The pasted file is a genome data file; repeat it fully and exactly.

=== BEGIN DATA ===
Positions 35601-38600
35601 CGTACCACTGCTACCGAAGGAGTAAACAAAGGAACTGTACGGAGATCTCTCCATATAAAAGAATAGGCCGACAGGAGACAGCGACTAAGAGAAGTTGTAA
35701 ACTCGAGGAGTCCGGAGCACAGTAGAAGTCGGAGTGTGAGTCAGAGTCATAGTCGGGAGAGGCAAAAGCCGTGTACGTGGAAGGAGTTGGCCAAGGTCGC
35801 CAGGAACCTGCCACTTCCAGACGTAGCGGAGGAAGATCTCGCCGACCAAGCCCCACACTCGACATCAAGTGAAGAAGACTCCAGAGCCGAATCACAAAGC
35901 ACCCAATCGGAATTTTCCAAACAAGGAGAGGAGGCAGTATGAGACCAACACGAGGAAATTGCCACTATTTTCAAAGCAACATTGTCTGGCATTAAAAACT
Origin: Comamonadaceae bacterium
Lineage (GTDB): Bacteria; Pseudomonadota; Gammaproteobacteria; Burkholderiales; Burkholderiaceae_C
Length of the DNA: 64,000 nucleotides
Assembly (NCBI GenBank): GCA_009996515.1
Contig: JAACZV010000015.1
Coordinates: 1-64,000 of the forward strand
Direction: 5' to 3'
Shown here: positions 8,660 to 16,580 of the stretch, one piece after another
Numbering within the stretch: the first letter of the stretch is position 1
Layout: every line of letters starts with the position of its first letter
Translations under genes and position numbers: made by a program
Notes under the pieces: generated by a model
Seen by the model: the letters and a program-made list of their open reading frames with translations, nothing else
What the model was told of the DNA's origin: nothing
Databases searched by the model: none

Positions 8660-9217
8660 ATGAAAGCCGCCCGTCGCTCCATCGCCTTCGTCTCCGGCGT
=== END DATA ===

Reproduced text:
Positions 35601-38600
35601 CGTACCACTGCTACCGAAGGAGTAAACAAAGGAACTGTACGGAGATCTCTCCATATAAAAGAATAGGCCGACAGGAGACAGCGACTAAGAGAAGTTGTAA
35701 ACTCGAGGAGTCCGGAGCACAGTAGAAGTCGGAGTGTGAGTCAGAGTCATAGTCGGGAGAGGCAAAAGCCGTGTACGTGGAAGGAGTTGGCCAAGGTCGC
35801 CAGGAACCTGCCACTTCCAGACGTAGCGGAGGAAGATCTCGCCGACCAAGCCCCACACTCGACATCAAGTGAAGAAGACTCCAGAGCCGAATCACAAAGC
35901 ACCCAATCGGAATTTTCCAAACAAGGAGAGGAGGCAGTATGAGACCAACACGAGGAAATTGCCACTATTTTCAAAGCAACATTGTCTGGCATTAAAAACT
Origin: Comamonadaceae bacterium
Lineage (GTDB): Bacteria; Pseudomonadota; Gammaproteobacteria; Burkholderiales; Burkholderiaceae_C
Length of the DNA: 64,000 nucleotides
Assembly (NCBI GenBank): GCA_009996515.1
Contig: JAACZV010000015.1
Coordinates: 1-64,000 of the forward strand
Direction: 5' to 3'
Shown here: positions 8,660 to 16,580 of the stretch, one piece after another
Numbering within the stretch: the first letter of the stretch is position 1
Layout: every line of letters starts with the position of its first letter
Translations under genes and position numbers: made by a program
Notes under the pieces: generated by a model
Seen by the model: the letters and a program-made list of their open reading frames with translations, nothing else
What the model was told of the DNA's origin: nothing
Databases searched by the model: none

Positions 8660-9217
8660 ATGAAAGCCGCCCGTCGCTCCATCGCCTTCGTCTCCGGCGT